Por Tânia Marques e Diana Pimentel (BioSYS PhD Program).
An integrative approach to tissue-specific effects of miRNA regulatory networks - Tânia Marques
MicroRNAs or miRNAs are small noncoding RNAs with a major role in post-transcriptional regulation of gene expression. miRNAs become part of the RISC complex which binds to miRNA responsive elements located predominantly in the 3’UTRs of target mRNAs through base-pairing interactions involving the miRNA seed sequence leading to degradation or translational inhibition of the mRNA molecule. Even though the basic mechanisms for miRNA action have been described, we are still unable to efficiently predict the impact of these molecules on cellular function. miR function has been proposed to be regulated by endogenous competing RNAs, including both coding and noncoding RNA molecules. This suggests that the ability of a given miRNA to act upon a target is dynamically influenced by the transcriptome environment it is in, in addition to the binding affinity it displays to different targets. Thus, when predicting targets for a miRNA, the context in which it is expressed needs to be accounted for. The aim of this work is to comprehensively understand the interaction dynamics between microRNAs and their target transcriptome across different conditions. This will be achieved by dissecting miRNA regulatory networks through correlation analysis between miRNA, mRNA and predicted targets in public datasets for different tissues and conditions.
Transcriptional and metabolic regulation of grape berry metabolism upon powdery mildew infection - Diana Pimentel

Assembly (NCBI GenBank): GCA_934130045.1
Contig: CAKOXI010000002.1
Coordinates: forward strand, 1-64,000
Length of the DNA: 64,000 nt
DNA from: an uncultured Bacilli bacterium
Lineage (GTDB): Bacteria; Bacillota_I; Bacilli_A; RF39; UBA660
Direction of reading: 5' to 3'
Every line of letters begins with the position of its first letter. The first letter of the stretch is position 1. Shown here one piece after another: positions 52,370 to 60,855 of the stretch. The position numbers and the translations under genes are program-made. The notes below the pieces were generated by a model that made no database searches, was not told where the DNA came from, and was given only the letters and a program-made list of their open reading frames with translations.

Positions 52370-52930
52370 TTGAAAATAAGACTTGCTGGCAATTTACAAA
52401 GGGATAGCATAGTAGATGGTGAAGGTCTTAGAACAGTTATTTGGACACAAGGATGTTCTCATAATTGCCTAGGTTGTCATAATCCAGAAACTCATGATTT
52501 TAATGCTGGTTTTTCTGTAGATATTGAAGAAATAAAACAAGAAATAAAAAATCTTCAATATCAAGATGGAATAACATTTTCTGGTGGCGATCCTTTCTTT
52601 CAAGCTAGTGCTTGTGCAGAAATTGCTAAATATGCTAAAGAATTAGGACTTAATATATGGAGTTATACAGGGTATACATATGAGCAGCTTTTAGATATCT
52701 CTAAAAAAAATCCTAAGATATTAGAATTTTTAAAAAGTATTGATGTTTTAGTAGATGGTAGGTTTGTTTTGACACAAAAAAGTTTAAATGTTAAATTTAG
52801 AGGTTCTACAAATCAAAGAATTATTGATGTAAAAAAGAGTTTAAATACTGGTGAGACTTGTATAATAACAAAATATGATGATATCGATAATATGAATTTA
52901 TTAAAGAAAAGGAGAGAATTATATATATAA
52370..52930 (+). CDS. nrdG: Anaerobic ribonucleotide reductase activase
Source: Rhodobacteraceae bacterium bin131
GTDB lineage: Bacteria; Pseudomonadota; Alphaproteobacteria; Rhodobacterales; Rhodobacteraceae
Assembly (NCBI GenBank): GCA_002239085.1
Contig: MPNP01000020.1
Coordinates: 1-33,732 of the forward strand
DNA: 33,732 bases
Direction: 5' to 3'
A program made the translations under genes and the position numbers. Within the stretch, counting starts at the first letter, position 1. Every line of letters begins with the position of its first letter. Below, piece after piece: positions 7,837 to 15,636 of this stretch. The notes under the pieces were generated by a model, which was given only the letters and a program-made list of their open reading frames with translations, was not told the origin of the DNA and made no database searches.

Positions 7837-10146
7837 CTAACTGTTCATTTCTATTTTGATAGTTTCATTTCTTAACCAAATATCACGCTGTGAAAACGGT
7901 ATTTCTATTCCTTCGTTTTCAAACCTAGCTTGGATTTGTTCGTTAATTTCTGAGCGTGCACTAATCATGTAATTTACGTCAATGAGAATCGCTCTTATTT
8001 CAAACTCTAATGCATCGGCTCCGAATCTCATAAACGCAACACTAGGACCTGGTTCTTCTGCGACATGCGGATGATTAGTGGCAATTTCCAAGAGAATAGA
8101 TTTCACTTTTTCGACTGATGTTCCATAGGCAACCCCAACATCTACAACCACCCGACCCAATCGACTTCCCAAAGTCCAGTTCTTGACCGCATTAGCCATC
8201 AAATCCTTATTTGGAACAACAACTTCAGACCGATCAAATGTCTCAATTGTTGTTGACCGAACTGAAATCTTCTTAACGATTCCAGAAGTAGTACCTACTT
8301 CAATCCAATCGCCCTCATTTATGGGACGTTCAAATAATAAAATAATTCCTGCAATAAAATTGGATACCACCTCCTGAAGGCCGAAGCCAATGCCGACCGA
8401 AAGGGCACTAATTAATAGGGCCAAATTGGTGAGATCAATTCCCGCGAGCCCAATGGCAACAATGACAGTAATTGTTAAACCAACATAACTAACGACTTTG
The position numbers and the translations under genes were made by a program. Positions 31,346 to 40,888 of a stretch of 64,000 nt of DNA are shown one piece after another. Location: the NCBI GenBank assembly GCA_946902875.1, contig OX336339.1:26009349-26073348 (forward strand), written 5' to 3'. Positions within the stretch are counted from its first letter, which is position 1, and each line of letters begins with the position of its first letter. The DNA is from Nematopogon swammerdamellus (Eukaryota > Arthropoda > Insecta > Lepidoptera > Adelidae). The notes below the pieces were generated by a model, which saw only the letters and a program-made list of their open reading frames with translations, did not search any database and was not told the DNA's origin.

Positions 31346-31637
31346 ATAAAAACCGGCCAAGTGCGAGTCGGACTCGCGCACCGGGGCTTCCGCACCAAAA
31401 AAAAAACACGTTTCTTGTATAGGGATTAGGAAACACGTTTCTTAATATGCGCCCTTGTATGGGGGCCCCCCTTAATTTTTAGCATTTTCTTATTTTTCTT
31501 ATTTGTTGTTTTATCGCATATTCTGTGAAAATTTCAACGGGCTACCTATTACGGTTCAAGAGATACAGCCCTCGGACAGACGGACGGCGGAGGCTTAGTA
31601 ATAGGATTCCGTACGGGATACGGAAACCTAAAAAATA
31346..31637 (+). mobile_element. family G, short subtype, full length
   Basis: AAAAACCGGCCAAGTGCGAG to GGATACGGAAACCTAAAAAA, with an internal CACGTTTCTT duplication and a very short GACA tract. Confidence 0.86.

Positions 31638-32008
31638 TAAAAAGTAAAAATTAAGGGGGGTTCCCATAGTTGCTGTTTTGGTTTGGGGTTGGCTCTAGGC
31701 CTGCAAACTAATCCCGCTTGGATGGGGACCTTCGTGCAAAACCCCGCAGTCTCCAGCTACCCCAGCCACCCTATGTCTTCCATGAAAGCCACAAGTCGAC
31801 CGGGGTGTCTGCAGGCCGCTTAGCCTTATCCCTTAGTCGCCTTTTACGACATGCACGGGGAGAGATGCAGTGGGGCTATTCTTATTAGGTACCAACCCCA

Grapevine (Vitis vinifera L.) is very susceptible to several diseases and one of the most problematic is powdery mildew (PM). PM is caused by the obligate biotrophic fungus Erysiphe necator and it affects grapevine yield and berry quality. In this study, naturally infected and control grapes from Carignan variety were collected at green (EL33) and véraison (EL35) stages and metabolic and transcriptomic changes upon PM infection of susceptible grapes were analyzed. Metabolic profiling of control and infected berries was performed by gas chromatography coupled to electron impact ionization/time-of-flight mass spectrometry (GC-EI/TOF-MS) and by solid phase microextraction (SPME) associated with GC-EI-MS. Thirty-six metabolites showed differential content comparing either infected and control samples or green and véraison stages. Among these, twenty were shown to be positive markers of infection including five metabolites that were undetected in control samples. RNAseq analysis was performed to access the expression profile of PM infected and control berries at both stages and 4275 genes were identified as differentially expressed due to infection and/or ripening, and they are mainly associated with response to biotic stress, secondary metabolism (phenylpropanoid and terpene pathways) and hormone metabolism, including salicylic acid and jasmonates. Altogether, these data suggest a metabolic and transcriptomic reprogramming upon infection with PM in particular at green stage.